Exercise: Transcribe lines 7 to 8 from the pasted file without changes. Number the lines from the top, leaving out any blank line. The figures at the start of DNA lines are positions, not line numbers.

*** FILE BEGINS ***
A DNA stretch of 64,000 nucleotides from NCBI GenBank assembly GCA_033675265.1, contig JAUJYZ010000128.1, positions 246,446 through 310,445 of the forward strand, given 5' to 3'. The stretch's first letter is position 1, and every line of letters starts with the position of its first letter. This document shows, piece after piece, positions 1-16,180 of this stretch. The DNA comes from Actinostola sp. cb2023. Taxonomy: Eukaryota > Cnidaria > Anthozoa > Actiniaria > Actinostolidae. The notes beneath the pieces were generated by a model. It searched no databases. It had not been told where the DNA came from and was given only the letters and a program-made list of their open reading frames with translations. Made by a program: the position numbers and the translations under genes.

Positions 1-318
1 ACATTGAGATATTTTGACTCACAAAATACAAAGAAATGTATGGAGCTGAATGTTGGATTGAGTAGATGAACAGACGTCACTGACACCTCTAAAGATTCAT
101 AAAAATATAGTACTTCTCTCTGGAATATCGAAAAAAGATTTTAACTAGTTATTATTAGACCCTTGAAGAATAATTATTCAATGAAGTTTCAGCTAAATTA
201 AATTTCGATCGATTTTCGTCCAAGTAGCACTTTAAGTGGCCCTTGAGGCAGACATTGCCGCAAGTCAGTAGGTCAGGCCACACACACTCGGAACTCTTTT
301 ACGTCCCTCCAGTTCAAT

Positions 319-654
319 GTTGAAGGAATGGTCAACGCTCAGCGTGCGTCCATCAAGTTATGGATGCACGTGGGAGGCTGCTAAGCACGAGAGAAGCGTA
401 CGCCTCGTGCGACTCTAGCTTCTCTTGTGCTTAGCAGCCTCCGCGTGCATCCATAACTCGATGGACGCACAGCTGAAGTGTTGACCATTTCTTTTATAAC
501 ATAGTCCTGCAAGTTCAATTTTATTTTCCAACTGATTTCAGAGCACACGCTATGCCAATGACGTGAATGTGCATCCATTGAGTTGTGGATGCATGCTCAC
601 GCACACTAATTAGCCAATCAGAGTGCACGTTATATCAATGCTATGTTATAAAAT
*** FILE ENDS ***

Positions 319-654
319 GTTGAAGGAATGGTCAACGCTCAGCGTGCGTCCATCAAGTTATGGATGCACGTGGGAGGCTGCTAAGCACGAGAGAAGCGTA